Learning Vim as a Language: Nouns

The basics of the language of Vim commands.

One of the difficulties with learning how to use the Vim text editor is the number of commands that must be learned in order to edit text quickly. While only a minimal set of commands must be known to start using Vim, editing text will be more laborious than in a conventional editor until this set is expanded. Thus, a large scale memorization effort seems to be required before Vim becomes useful.

However, as is often the case, it is possible to sidestep a large amount of this memorization by learning some underlying theory. Once the basic theory of how Vim commands work is grasped, commands can be readily constructed as needed without much additional work. Only a small number of basic facts need to be known before much of the editor’s functionality becomes useable.

After learning how to switch editing modes, the next set of commands commonly learned are for basic navigation: h, j, k, l. So we will start there.

Nouns

You can think of a Vim command as a sentence, containing a verb (the thing to do) and noun (the text to act upon). The verb is optional, and will default to “move cursor to” when left out. The movement commands then can be read as,

h   move cursor to previous character
j   move cursor to next line
k   move cursor to previous line
l   move cursor to next character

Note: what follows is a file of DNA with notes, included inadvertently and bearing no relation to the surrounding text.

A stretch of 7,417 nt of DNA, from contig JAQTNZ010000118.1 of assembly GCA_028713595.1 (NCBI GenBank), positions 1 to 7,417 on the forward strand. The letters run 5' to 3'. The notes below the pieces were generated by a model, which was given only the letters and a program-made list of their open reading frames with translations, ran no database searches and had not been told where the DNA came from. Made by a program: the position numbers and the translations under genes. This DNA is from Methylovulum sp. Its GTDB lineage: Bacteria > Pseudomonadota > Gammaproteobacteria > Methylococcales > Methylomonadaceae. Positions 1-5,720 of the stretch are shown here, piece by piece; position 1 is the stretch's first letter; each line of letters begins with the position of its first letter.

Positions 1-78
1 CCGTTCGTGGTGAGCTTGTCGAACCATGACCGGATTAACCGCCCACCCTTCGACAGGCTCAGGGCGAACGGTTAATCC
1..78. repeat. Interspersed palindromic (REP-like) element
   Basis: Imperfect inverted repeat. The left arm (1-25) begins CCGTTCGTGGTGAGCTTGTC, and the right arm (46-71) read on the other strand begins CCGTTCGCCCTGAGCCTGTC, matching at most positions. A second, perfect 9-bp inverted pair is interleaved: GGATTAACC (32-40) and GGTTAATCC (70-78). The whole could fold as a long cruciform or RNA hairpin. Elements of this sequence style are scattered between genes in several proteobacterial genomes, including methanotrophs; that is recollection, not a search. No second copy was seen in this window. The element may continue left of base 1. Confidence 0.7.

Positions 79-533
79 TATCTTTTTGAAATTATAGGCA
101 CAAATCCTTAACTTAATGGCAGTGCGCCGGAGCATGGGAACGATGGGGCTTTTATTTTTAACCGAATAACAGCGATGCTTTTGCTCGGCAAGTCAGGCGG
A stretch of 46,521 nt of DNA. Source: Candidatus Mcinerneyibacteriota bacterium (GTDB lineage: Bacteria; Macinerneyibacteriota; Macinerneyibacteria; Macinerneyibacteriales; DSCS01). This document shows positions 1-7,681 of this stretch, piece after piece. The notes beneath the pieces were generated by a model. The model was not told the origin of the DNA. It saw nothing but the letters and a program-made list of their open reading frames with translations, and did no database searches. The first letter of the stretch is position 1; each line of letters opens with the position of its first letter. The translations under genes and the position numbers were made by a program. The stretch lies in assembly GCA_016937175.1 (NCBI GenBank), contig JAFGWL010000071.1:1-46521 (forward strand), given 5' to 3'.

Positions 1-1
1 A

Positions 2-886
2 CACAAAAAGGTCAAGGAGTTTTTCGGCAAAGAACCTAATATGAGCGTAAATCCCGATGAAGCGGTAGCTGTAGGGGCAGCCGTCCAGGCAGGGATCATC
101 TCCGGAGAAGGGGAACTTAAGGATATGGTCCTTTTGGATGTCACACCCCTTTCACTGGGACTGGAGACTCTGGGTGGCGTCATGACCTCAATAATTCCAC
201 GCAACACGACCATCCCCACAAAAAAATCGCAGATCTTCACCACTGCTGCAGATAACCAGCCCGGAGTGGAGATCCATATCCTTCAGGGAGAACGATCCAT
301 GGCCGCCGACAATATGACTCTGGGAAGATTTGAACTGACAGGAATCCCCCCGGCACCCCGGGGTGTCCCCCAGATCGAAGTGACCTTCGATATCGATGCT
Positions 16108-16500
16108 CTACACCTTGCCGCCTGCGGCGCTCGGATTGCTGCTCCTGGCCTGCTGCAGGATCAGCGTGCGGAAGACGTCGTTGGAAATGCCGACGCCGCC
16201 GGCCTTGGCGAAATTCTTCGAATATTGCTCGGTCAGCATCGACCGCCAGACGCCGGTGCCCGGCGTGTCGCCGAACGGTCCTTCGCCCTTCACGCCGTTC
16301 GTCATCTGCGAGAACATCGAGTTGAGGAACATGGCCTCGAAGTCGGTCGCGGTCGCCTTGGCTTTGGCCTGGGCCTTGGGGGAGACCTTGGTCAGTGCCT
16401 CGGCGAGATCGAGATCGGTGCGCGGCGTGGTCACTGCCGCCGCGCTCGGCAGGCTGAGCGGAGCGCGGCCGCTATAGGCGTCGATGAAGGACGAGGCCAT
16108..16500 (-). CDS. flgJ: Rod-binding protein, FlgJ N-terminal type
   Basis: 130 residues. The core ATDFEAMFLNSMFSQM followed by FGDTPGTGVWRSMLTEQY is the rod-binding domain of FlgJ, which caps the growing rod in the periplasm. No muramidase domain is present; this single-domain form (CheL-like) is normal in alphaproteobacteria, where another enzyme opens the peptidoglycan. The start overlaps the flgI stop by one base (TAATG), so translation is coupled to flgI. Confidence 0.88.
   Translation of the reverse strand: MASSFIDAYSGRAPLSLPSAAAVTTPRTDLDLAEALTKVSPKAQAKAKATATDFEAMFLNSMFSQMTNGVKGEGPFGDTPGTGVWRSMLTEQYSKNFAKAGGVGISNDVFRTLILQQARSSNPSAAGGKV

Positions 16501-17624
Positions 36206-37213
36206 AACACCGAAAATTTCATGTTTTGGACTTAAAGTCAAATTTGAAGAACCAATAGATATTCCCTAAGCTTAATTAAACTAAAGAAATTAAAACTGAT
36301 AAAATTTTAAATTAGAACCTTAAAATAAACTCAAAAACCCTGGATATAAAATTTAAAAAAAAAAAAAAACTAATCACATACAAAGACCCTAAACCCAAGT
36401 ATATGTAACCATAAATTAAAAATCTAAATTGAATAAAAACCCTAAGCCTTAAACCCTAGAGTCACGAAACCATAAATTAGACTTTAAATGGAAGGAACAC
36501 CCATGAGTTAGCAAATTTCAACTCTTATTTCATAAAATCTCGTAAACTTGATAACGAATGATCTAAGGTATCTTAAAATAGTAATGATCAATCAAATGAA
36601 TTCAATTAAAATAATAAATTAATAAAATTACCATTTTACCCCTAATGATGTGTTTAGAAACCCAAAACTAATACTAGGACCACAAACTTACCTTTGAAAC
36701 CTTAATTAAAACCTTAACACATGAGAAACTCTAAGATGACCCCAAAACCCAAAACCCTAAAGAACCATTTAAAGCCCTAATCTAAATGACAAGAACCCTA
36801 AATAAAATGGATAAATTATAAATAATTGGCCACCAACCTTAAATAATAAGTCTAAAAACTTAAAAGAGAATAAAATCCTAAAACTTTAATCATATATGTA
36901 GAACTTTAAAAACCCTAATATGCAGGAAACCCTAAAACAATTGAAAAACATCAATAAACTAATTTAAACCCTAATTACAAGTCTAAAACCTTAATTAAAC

where the letter represents the “noun” and there is no specified verb. So, we can introduce four “nouns” into our Vim vocabulary immediately:

keystroke description type
h previous character noun
j next line noun
k previous line noun
l next character noun

You can experiment to see what text object within your document a given “noun” represents using Vim’s visual mode. This mode is typically considered to be a bad habit, however in this case it is quite nice for visualizing what different text objects look like.

You can enter visual mode by striking the v key. When in visual mode, the “move cursor to” action will be replaced by a “highlight” action. For example, with the cursor beginning at the start of line 1023, striking the key sequence v, j, j, l, l, l will result in the following highlighted text,

An example of visual mode.
An example of visual mode.

Notice that the end of this highlight is exactly where your cursor would have ended up had you issued these movement commands outside of visual mode. Leaving visual mode with ESC will clear the highlight and leave your cursor where it is.

Next word and previous word

Two other common “nouns” in the Vim language are w and b. These correspond to “start of next word” and “start of previous word” respectively. These can be easily remembered as w for “word” and b for “back [one word]”.

It is important to understand that these “nouns” refer to all text from where the cursor currently is located, to the specified point. So, as an example, if the cursor is located initially at the h in why on line 1027, w will refer to the highlighted text (not including the cursor location itself),

The `w` noun.
The w noun.

Likewise, with the cursor starting at the i in cunningly on line 1029, striking the b key in visual mode will result in the following text selection,

The `b` noun.
The b noun.

Notice here that, if the cursor is inside of a word, the b key will consider the “previous” word to be the current one. You can think of this as “moving backwards until the start of a word is reached”.

You can also use the W and B keys for a similar purpose. These two “nouns” refer to fundamentally the same thing, however they consider punctuation to be part of a word, whereas w and b will stop upon encountering punctuation. This distinction can be very useful when editing computer programs.

The “inside” modifier